You've heard about the benefits of collecting your work using online scholarly profiles and tracking how people are engaging with your work. But how can you make sure that your work reaches as many people as possible?
Good news! Making your work available Open Access (OA) through OA journals and online repositories is a great way to increase the discoverability of your work. It has the added advantage of getting you more citations, views, Mendeley readers and Twitter mentions. What’s not to love about that?
In today’s challenge, we’ll discuss some advantages to publishing your work Open Access, share tips on how to publish OA, and introduce you to Duquesne's institutional repository, where you can make your work available OA.
The Open Access movement advocates for the “free and unrestricted online availability” (Budapest Open Access Initiative, 2002) of research outputs, including the papers, reports, datasets, and monographs that you produce as a researcher. Read on to learn more about how to start making your work more open and available.
Making your work available open access can boost your scholarly profile by potentially netting you more views, downloads, and citations. Open access to research can also be considered to be a social justice issue. Finally, funders are increasingly requiring that the results of grant-funded research be made freely available. Benefits include:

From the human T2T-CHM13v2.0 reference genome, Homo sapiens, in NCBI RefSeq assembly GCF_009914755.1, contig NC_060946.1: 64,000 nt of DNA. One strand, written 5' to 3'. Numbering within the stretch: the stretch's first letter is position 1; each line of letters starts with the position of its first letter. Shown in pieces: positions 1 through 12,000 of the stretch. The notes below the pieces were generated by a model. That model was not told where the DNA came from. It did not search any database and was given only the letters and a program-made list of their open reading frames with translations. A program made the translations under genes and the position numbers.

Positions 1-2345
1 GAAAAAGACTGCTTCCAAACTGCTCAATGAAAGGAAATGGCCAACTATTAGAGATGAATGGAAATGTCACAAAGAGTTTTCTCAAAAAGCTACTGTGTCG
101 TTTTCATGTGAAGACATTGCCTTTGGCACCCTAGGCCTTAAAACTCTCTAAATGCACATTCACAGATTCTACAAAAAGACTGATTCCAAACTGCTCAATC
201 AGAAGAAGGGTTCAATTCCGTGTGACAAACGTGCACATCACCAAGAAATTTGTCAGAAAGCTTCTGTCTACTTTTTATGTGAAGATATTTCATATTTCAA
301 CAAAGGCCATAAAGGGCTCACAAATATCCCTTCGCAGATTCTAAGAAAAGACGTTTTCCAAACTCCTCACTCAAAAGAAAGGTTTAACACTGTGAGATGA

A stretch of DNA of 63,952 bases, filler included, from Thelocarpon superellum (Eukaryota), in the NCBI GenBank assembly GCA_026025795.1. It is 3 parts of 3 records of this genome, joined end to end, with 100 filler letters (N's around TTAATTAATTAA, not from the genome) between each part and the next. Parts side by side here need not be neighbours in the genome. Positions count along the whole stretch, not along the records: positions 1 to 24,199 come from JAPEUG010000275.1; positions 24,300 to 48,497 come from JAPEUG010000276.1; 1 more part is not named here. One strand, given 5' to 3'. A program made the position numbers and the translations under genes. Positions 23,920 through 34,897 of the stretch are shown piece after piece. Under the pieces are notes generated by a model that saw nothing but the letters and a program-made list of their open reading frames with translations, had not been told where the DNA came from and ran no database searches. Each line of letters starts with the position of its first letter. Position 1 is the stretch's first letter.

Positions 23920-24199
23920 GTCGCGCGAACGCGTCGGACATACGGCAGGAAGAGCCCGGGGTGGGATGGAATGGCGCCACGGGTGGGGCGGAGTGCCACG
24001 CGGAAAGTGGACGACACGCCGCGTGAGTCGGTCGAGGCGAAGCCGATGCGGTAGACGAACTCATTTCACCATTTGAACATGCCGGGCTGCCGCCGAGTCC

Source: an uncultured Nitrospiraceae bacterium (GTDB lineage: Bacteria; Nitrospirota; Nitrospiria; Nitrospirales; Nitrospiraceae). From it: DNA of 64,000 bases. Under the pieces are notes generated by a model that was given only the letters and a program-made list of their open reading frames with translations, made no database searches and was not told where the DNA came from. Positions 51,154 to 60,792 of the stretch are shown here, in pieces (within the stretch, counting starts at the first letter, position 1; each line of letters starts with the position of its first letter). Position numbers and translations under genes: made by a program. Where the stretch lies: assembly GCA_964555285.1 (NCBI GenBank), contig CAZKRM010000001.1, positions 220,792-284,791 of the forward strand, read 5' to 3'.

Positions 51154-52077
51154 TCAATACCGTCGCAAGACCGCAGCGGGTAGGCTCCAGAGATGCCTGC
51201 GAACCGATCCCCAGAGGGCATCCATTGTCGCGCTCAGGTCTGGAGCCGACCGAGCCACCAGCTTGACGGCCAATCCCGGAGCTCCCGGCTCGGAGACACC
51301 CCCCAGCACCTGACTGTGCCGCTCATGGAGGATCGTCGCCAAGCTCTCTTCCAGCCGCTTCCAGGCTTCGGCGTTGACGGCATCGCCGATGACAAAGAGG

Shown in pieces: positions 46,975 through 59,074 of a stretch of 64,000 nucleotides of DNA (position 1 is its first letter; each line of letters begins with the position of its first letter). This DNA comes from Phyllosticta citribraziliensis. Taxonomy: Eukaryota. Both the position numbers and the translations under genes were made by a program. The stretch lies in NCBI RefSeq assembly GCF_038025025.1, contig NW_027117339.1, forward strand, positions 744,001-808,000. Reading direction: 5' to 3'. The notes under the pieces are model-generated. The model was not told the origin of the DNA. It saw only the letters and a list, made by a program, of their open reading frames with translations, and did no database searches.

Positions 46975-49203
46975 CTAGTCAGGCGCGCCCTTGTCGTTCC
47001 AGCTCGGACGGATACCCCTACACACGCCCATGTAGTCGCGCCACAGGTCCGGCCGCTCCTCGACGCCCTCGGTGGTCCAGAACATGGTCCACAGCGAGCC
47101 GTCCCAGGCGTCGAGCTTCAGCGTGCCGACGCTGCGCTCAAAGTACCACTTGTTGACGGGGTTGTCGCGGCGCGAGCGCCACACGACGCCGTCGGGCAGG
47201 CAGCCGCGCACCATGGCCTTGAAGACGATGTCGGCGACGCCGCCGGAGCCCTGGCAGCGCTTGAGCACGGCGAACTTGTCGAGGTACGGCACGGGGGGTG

We think that the benefits outweigh the drawbacks, especially given the pace with which academia is changing to embrace OA. Luckily, even if you've published in a traditional toll-access journal, you can make your articles OA retroactively. Allow us to explain...
Many OA journals like PLOS Biology and BMC Medicine require that authors pay a publication fee or “article processing charge” (APC) upon acceptance for publication. Other subscription-based journals offer the option to make your work OA for a fee; this is commonly called "hybrid OA." Not all OA journals require a fee however, and some publishers offer fee waivers for those who need financial assistance. With some careful planning, you can also cover OA publishing fees by writing the expected fees into a grant budget.
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Another model of open access is the practice of publishing an article as you normally would in a subscription journal, and later sharing a full-text copy of your article on a platform like your university's institutional repository. Typically, when you self-archive, the copy you upload is either a pre-print (pre-peer review) or a post-print (post-peer review but pre-journal formatting) version of the article. You can use the website SHERPA/RoMEO to determine whether or not the journal(s) in which you have published will allow you to share a version of your article, and which version you are permitted to share. When in doubt, contact the Digital Scholarship Librarian!
Duquesne's institutional repository is accepting work from faculty and other members of the Duquesne community--read more about the repository and how you can include your work!
Lots to think about here, so we'll leave you to reflect. Tomorrow, we'll focus on finding other researchers and scholars online so you can share work within (and outside!) your disciplinary community.